Hrvatski šahovski savez – History of CCF

History of CCF

A SHORT HISTORY OF CROATIAN CHESS

Chess in Croatia has been played for more than six centuries. That is a fact, but there is a legend, too, witnessing to the deeper roots of the king´s game in this area.

The legend says that the Croatian king Suronja, who ruled between 997 and 1.000, beat the Venetian doge in a chess contest for a number of Croatian islands.

It reveals how the chess-board of 64 squares was introduced into the coat of arms of the Croatian kings, to be reduced gradually to the red and white inset of 25 squares we have today.

The first written trace of chess in Croatia is the posthumous inventory of belongings of a merchant from the city of Zadar, by the name of Mihovil, who died in 1385.

It lists a small table and a chess set! It is documented thar chess was played in Dubrovnik (in 1422 and 1434), in the region of Lika (in 1486) and Split (in 1535).

The famous English historian and Orientalist Thomas Hyde in his work “De ludis orientalibus”, published in 1694 registered correspondence games between Venetian and Croatian merchants as early as 1650!

Chess in Croatia is booming in the 19th century owing to our intellectuals who studied in Vienna, Padova, Bruxelles, Paris etc. The “Pilger” of Karlovac published the first chess problems in 1844, while the first chess column appeared in the “Hrvatska lipa” in 1875.

The first chess tournament was played in Zagreb in January 1886. Owing to dr Gjuro Pilar, a scientist of world renown and a passionate lover of chess, The “Zagrebacki sahovski klub”, the first Croatian chess club was founded on March 11, 1886.

The first chess primer was written by Vjekoslav Rutzner and it was published in several installments in the “Pobratim” in 1893.

At the beginning of the 20th century chess was played intensively in Zagreb, Karlovac, Varazdin, Sisak, Osijek, Vukovar, Pula, Dubrovnik and elswhere. In 1904 and 1908 international tournaments were played in Zagreb, while the first chess book in Croatian, “Sahovska abeceda” (“Chess Alphabet”) by Isidor Gross, was published in Karlovac in 1909. Chess clubs were formed all over Croatia.

Their delegates founded the Croatian Chess Federation on May 12, 1912 – 12 years before the foundation of the international chess federation FIDE. Thanks to the “Zagrebacki sahovski klub”, the strongest club in the state, on August 22, 1920 the founding assembly of the Yugoslav Chess Federation was held in Zagreb.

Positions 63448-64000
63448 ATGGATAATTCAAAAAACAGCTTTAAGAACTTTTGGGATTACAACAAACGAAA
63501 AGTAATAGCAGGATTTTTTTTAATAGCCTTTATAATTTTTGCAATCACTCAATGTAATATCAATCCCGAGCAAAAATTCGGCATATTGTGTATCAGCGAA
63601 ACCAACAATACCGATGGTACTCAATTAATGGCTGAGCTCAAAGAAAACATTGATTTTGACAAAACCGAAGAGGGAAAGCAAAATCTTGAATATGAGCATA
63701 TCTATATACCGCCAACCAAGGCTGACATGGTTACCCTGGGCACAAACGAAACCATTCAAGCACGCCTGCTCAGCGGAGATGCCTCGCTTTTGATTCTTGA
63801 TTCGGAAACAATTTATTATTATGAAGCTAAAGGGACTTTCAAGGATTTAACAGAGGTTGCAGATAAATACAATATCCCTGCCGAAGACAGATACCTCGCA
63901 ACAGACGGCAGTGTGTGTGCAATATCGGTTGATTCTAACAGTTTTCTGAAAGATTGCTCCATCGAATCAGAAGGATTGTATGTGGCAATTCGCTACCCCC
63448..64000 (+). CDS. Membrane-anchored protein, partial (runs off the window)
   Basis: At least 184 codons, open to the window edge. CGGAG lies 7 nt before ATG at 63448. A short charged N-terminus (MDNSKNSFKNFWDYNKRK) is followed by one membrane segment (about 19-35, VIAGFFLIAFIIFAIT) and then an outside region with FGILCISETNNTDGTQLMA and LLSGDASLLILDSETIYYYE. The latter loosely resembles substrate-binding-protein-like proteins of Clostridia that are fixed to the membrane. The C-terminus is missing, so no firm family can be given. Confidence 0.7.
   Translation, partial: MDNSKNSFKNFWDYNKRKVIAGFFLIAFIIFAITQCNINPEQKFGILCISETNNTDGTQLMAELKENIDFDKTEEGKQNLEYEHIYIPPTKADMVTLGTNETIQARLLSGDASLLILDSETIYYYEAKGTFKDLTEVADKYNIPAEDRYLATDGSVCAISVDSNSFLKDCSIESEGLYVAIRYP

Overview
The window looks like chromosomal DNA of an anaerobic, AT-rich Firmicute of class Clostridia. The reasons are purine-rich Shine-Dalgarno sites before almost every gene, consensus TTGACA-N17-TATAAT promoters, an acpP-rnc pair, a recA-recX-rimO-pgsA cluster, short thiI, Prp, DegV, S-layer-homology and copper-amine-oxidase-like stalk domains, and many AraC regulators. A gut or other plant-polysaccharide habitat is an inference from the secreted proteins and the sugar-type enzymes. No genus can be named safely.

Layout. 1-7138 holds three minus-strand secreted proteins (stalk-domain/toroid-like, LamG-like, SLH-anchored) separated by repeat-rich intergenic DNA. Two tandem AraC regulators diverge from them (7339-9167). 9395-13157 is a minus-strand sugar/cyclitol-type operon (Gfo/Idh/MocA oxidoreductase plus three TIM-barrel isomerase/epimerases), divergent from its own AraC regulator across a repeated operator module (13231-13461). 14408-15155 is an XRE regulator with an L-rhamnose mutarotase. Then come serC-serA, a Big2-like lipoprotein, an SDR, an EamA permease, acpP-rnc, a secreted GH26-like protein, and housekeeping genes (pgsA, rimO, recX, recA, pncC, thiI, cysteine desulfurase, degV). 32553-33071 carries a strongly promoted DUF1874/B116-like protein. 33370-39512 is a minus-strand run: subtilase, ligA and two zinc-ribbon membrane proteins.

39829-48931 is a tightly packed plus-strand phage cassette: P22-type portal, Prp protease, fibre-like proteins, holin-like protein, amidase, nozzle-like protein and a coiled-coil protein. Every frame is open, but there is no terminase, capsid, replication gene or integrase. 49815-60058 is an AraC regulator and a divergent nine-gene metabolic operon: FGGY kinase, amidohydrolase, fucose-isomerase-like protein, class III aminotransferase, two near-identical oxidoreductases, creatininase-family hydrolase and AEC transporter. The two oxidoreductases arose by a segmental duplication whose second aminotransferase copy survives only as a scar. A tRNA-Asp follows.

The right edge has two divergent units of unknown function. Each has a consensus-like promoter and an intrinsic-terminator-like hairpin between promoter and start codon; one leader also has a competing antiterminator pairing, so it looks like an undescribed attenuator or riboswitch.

The Croatian Chess Federation remained a part of it till 1991. At the Congress of FIDE in Manila the Croatian Chess Federation became a full and respected member of FIDE, owing to the results of its players and organizational competence. At that moment Croatia boasted of 14 grandmasters, 28 international masters and 46 FIDE masters!

The Croatian chess players won the world championship three times: Bojan Kurajica became a junior champion in 1965, Ognjen Cvitan in 1981, Hrvoje Stevic won the Under-16 championship in 1995. Nenad Petrovic and Hrvoje Bartolovic were chess composers who acquired world fame.

Nenad Petrovic won the world championship in 1947, 1965 and 1974, while Hrvoje Bartolovic became a champion in 1965! Braslav Rabar won the gold medal taking part in the Olympiad in Dubrovnik 1950, while a number of Croatian chess players achieved excellent results in the cycles for the world championship, in Olympiads and Europian team championships, winning numerous silver and bronze medals (not less than 81 medals!).

The Croatian Chess Federation excelled in successfull organization of many official competitions of FIDE and numerous international tournaments as well.

In 1950 the ninth men Olympiad was organised in Dubrovnik, in 1959 a part of the Candidates tournament was played in Zagreb, the city of Split acted as host to the second women Olympiad, the fourth Olympiad for blind persons was held in Medulin in 1972. Apart from that, Pula organized women zonal tournaments in 1985 and 1990, the interzonal was played in Zagreb in 1987 and the men and women zonal tournament in 1993.

Slavko Peleh